Anyone who is artistic or crafty knows first hand that being creative is beneficial. The challenge of designing and creating projects builds self-esteem. Creative activity increases learning, brain development and provides healthy stimulation of feel-good dopamine receptors. Studies have shown that creative activity offers similar benefits as meditation. Crafting in particular has benefited prison inmates and has been shown to improve performance at work.
But while creative activity may be good for our minds, our enthusiasm can cause us to overlook the effect the medium has on our bodies, particularly if our practice involves tight or repetitive motions. Dancers, writers, musicians and knitters alike know the pain of carpel tunnel or repetitive stress. Injury from creative work is especially frustrating since that activity also gives us so much joy.
I have struggled with repetitive stress off and on for 20+ years. At first the pain was so crippling I could hardly use my hands. Even gentle activity like watercolor painting wasn’t possible. Fortunately I received medical attention and my interest in health and nutrition helped to reduced my symptoms over time. I can now engage in intense activities such as knitting, crochet, and gardening if I respect the following guidelines:
Correct posture, stretching and exercise are critical for injury prevention and recovery. Little adjustments like proper back support and dropping your shoulders back and down as you work can prevent problems from developing in the first place. Consult a physical therapist for stretches that are the best for you.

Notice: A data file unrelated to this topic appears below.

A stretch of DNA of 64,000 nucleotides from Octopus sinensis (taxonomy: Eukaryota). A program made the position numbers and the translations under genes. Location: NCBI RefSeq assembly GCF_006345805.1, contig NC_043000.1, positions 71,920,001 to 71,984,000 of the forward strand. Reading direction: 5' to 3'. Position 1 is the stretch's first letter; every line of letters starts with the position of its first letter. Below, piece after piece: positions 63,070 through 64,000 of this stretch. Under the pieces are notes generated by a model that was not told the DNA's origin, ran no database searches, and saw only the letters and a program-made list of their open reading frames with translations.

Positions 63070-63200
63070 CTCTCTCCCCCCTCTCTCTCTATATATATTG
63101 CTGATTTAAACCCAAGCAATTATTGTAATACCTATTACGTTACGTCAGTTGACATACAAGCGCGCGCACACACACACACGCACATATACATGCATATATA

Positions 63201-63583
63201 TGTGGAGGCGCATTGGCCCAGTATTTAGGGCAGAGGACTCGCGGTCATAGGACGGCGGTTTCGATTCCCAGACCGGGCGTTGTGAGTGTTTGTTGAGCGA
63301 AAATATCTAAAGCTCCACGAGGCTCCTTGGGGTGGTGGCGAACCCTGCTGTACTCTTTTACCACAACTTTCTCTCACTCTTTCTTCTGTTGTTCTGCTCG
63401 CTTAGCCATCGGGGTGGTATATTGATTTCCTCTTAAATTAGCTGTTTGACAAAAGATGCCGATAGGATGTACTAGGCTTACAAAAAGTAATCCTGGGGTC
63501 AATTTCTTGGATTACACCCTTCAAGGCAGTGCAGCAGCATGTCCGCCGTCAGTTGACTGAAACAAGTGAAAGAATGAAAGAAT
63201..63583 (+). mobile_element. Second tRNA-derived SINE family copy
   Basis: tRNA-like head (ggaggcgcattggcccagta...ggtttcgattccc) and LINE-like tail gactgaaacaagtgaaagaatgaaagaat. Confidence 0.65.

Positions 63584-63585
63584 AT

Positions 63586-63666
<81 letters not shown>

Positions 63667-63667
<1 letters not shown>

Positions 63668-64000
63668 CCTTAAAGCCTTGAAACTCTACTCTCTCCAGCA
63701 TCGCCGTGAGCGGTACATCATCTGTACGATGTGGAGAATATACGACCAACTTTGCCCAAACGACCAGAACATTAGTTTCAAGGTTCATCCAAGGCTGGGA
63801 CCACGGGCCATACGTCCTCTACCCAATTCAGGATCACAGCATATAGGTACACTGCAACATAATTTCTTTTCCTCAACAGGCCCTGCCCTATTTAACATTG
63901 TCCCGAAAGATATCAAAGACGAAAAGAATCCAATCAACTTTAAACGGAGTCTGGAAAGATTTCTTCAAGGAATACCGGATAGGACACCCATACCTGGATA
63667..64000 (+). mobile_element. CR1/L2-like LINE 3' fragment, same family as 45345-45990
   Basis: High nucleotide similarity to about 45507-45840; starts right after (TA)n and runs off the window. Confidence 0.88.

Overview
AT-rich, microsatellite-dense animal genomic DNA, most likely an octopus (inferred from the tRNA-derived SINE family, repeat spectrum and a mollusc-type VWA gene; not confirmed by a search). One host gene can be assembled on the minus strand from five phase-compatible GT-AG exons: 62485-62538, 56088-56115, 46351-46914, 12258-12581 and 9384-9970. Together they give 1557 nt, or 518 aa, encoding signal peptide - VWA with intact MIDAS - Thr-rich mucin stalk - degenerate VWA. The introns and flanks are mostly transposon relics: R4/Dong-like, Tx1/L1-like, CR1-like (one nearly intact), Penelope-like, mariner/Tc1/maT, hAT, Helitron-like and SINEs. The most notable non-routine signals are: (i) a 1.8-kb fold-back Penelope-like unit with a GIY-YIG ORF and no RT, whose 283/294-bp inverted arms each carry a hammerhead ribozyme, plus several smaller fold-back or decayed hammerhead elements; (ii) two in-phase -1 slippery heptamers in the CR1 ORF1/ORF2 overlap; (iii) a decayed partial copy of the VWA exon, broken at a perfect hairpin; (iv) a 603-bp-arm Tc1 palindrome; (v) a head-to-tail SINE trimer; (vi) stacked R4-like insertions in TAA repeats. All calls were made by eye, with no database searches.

Allow time for rest and recovery. Your body must heal from intense activity before it can handle more. This means getting at least 8 hours of sleep at night and scheduling rest days to prevent burn out. It may be frustrating to not being able to do whatever you want, whenever you want, but it sure beats not being able to do anything at all. Your body is the boss of how much you can do, not your desire to do more.
Diet can make a huge difference in how prone you are to inflammation. Drink plenty of water, eat your vegetables and consider introducing ginger and cold water fish (sardines, salmon, mackerel) to your diet. In addition to avoiding obvious junk foods like soda, plants in the nightshade family such as tomatoes, eggplant and peppers are common irritants, as are mangos and cashews which are related to poison oak. If you believe you react negatively to a mystery food, you can try the Whole 30 diet which involves eliminating the most common problematic foods and slowly introducing them one by one to see how they effect you.